"The dark sectarian layers, Russia inundated by sectarianism--all this was very attractive to us in our esthetic, literary revolution."

"Hempel was the first apparatchnik I had ever known."

"[Jansienski] had come as a young man from Russia, very full of himself yet at the same time terribly cynical, and that cannot be called communism.  In any case that's was communism, that was bolshevism, and it certainly wasn't Marxism."

"By analogy with what is happening in physics, just as the atom has ceased to be the simplest unit, subject to no further reduction, so has the event, the fact, become incredibly complex."

"We see a social system dominated by genuine idiots, capitalists.  That is the most fertile ground for laughter and for revolution."

"Doctors can't cure  me, but a good exorcist probably could.  Because my main demon is communism..."

"But from Rousseau on we again see history confused with autobiography.  And isn't that one of the signs of our illness?  The muddying of history with biography.  Isn't that a sin?"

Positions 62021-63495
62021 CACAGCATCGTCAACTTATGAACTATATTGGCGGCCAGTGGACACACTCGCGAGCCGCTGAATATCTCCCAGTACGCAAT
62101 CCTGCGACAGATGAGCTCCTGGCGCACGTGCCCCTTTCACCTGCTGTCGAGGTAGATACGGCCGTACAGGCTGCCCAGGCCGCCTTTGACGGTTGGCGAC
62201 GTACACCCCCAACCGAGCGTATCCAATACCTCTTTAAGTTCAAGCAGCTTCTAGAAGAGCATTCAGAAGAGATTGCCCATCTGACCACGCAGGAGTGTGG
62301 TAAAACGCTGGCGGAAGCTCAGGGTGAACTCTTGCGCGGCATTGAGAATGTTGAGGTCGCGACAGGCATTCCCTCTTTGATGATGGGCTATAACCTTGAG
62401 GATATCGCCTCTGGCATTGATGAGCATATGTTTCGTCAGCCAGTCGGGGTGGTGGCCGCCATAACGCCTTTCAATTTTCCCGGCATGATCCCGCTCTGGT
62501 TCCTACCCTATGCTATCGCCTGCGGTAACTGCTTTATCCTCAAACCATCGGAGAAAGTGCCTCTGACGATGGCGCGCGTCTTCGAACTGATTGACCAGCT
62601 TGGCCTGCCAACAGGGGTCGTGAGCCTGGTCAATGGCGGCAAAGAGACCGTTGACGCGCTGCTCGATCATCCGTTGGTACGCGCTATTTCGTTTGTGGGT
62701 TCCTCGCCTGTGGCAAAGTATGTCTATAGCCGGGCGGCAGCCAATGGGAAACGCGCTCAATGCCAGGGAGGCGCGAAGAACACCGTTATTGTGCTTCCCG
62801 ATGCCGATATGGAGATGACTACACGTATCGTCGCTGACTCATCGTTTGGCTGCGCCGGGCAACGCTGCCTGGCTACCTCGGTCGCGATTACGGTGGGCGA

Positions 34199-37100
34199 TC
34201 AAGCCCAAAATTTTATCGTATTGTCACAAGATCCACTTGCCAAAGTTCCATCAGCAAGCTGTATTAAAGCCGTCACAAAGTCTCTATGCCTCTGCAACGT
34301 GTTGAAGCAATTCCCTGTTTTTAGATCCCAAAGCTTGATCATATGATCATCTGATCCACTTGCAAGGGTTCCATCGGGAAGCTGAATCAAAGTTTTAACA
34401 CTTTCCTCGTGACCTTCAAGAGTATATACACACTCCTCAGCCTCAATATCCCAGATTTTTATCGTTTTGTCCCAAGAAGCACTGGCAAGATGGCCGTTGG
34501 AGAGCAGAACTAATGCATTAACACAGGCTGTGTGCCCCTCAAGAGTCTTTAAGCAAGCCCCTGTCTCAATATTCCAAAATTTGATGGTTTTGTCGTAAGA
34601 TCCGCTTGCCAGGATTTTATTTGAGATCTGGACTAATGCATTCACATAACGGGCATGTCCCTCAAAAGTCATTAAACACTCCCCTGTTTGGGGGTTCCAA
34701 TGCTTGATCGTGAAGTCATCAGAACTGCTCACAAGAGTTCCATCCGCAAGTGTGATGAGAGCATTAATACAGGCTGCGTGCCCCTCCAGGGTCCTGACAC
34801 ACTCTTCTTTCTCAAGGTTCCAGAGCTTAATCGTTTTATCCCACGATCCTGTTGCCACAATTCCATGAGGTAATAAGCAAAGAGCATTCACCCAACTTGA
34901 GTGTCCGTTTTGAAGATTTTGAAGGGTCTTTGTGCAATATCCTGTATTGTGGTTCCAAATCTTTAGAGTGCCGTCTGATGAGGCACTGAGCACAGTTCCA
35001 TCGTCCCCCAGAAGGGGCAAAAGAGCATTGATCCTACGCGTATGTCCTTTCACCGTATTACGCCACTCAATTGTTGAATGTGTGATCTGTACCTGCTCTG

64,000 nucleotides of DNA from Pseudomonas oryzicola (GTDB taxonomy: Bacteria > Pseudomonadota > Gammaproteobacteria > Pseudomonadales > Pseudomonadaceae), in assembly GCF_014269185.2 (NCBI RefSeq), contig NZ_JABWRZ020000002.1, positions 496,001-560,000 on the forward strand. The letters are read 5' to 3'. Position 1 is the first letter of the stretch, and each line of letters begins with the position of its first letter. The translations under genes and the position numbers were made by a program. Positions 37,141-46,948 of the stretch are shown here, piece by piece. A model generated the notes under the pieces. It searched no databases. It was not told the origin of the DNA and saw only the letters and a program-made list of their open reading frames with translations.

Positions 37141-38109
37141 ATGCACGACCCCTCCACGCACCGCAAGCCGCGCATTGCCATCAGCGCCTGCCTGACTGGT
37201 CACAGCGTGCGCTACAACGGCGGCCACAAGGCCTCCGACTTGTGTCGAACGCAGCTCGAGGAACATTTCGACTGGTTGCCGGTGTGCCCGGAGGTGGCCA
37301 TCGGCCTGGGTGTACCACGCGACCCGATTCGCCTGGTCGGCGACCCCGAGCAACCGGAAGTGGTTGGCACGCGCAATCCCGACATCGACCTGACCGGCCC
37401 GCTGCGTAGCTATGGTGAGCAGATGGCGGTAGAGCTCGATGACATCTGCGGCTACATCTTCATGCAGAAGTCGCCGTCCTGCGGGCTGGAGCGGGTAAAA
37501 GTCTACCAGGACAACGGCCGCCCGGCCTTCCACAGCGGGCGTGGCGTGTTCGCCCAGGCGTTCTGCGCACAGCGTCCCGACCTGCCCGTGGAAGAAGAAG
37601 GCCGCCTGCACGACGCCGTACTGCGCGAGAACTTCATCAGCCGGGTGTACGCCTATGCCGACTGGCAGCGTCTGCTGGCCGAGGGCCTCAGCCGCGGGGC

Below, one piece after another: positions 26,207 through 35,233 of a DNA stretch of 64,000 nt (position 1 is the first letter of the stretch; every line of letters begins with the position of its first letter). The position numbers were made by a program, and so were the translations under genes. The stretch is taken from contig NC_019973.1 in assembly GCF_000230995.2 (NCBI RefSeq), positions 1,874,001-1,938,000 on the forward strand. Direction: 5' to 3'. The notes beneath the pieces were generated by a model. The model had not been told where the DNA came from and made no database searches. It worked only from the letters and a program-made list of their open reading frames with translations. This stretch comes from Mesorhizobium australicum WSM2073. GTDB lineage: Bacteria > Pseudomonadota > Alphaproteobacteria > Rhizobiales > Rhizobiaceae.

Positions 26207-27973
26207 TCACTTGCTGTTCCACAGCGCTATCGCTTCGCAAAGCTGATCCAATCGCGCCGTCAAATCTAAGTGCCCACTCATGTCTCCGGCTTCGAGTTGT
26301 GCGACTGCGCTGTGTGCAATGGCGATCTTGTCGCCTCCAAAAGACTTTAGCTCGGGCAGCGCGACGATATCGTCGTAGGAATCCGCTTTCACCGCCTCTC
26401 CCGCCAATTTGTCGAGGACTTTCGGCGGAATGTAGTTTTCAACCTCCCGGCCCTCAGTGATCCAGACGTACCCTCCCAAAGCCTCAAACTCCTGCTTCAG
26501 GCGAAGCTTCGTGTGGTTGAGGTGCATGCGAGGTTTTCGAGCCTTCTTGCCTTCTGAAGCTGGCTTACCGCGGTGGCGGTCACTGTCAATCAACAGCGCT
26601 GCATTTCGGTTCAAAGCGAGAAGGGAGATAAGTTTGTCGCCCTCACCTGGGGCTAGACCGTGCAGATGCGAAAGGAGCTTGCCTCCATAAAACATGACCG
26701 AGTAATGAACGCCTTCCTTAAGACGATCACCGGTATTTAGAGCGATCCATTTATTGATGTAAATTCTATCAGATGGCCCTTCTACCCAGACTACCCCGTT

"The Literary Monthly is the corpus delicti of my degradation, the history of my degradation in communism, by communism."

"Now they're turning spies into heroes, but I [Broniewsky] was in Lubyanka and nobody's making a hero out of me."

"Bourgeouis decadence.  And I was afraid of causing infection.  Just as they're afraid to send satellites to Mars so as not to cause any virtal infection there."

"As if it were still possible to write tragedies in the twentieth century..."

"There was only one alternative, only one global answer to negation."

"It was a very simple matter, a matter of mathematics.  There were too much of everything. Too many people, too many ideas, too many books, too many systems.  Too much of everything...absolutely awful multiplicity.  It has become so vast that a refined intellect was unable to deal with it."

"How pure and great must be the cause for which so much blood is spilled, innocent blood."

"Besides, experts in religion know that when great religions are dying, warped religions--sects--emerge."

"Kireevsky, a post-romantic and one of the Slovophiles, wrote that politics was such a crime and a disgrace that it was better for one person to take all that disgrace upon himself."

"It boils down to the Soviet astronaut who said that he had been in heaven and hadn't seen God.  Voila!  That's communism's rationalism in full flower."

Thursday, June 4, 2015

Eli Sagan's Citizens and Cannibals